The Obama administration will spare a stalled power plant project in California from the newest federal limits on greenhouse gases and conventional air pollution, U.S. EPA says in a new court filing that marks a policy shift in the face of industry groups and Republicans accusing the agency of holding up construction of large industrial facilities.
According to a declaration by air chief Gina McCarthy, officials reviewed EPA policies and decided it was appropriate to "grandfather" projects such as the Avenal Power Center, a proposed 600-megawatt power plant in the San Joaquin Valley, so they are exempted from rules such as new air quality standards for smog-forming nitrogen dioxide (NO2).
The shift also has implications for the Obama administration's climate program.
McCarthy's statement says the proposed Avenal plant will be exempt from "additional permitting requirements that have taken effect during the period of time these permit applications have been pending" -- which include new standards for sulfur dioxide (SO2) that were put in place last summer and the new greenhouse gas rules that took effect on Jan. 2.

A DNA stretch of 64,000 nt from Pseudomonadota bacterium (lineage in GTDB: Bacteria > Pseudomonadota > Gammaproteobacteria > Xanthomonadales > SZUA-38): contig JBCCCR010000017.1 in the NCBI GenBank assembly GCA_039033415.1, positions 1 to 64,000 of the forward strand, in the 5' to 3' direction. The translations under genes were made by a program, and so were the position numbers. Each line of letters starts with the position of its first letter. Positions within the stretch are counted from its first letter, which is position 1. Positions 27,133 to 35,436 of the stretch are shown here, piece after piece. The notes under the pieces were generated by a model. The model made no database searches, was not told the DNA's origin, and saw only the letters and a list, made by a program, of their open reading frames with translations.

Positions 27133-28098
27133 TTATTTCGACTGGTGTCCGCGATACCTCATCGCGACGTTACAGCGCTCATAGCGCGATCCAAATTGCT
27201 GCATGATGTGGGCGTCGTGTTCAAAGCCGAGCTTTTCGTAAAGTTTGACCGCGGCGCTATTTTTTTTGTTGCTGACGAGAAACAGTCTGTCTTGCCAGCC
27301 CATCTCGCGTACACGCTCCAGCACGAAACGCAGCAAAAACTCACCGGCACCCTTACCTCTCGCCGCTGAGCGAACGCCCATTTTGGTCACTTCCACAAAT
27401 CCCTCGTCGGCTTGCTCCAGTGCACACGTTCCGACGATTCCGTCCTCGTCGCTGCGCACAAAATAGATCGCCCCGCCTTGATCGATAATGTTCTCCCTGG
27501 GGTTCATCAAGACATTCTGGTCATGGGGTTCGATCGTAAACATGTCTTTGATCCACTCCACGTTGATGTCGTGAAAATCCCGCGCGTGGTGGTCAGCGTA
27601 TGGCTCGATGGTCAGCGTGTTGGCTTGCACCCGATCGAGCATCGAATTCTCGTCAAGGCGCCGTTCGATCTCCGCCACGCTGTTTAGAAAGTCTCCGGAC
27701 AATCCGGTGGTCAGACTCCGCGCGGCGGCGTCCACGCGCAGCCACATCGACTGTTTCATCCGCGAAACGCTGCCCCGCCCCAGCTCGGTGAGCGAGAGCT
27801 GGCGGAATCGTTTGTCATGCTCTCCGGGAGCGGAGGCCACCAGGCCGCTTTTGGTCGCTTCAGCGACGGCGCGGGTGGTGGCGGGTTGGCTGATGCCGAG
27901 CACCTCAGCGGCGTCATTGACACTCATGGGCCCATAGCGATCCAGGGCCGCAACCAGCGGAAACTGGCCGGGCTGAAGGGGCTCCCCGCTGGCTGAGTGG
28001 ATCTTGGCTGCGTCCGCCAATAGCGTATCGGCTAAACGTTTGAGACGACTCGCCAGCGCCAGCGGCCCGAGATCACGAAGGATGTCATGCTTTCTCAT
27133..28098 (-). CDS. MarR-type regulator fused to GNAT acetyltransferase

With such an exemption, projects that have been in the permitting pipeline for years would no longer need to show that they are using the best available technology to control their greenhouse gas emissions.
"EPA will propose to extend similar relief to other permit applicants that can show they are similarly situated," says the filing in the U.S. District Court for the District of Columbia. "This determination represents a change in the position EPA has taken in this matter and in previous interpretive statements issued by EPA."
Industry groups had argued that EPA's previous policy was unfair because it changed the rules after businesses applied for permits. When they claimed the agency's rules had caused a "moratorium" on the construction of power plants and other large facilities, they often referenced the backlog of projects that needed to meet new requirements before they could get their construction permits.
The situation is like a "hamster wheel," said Steve Rowlan, director of environmental affairs at the Charlotte, N.C.-based steel company Nucor Corp. (Greenwire, Dec. 13, 2010).
"You get in there and you start running, but as long as they keep throwing new standards at you ... you're caught in the process," he told Greenwire last year.
The wording of McCarthy's declaration suggests that companies should only be subject to rules that were already in place when they first submitted an application. But EPA spokesman Brendan Gilfillan downplayed the impact of the filing, saying that the Avenal project had been in the pipeline before EPA even suggested the changes to the NO2 standard.
There are 10 or 20 projects that have been awaiting a permit decision since EPA issued the NO2 proposal in July 2009, he said.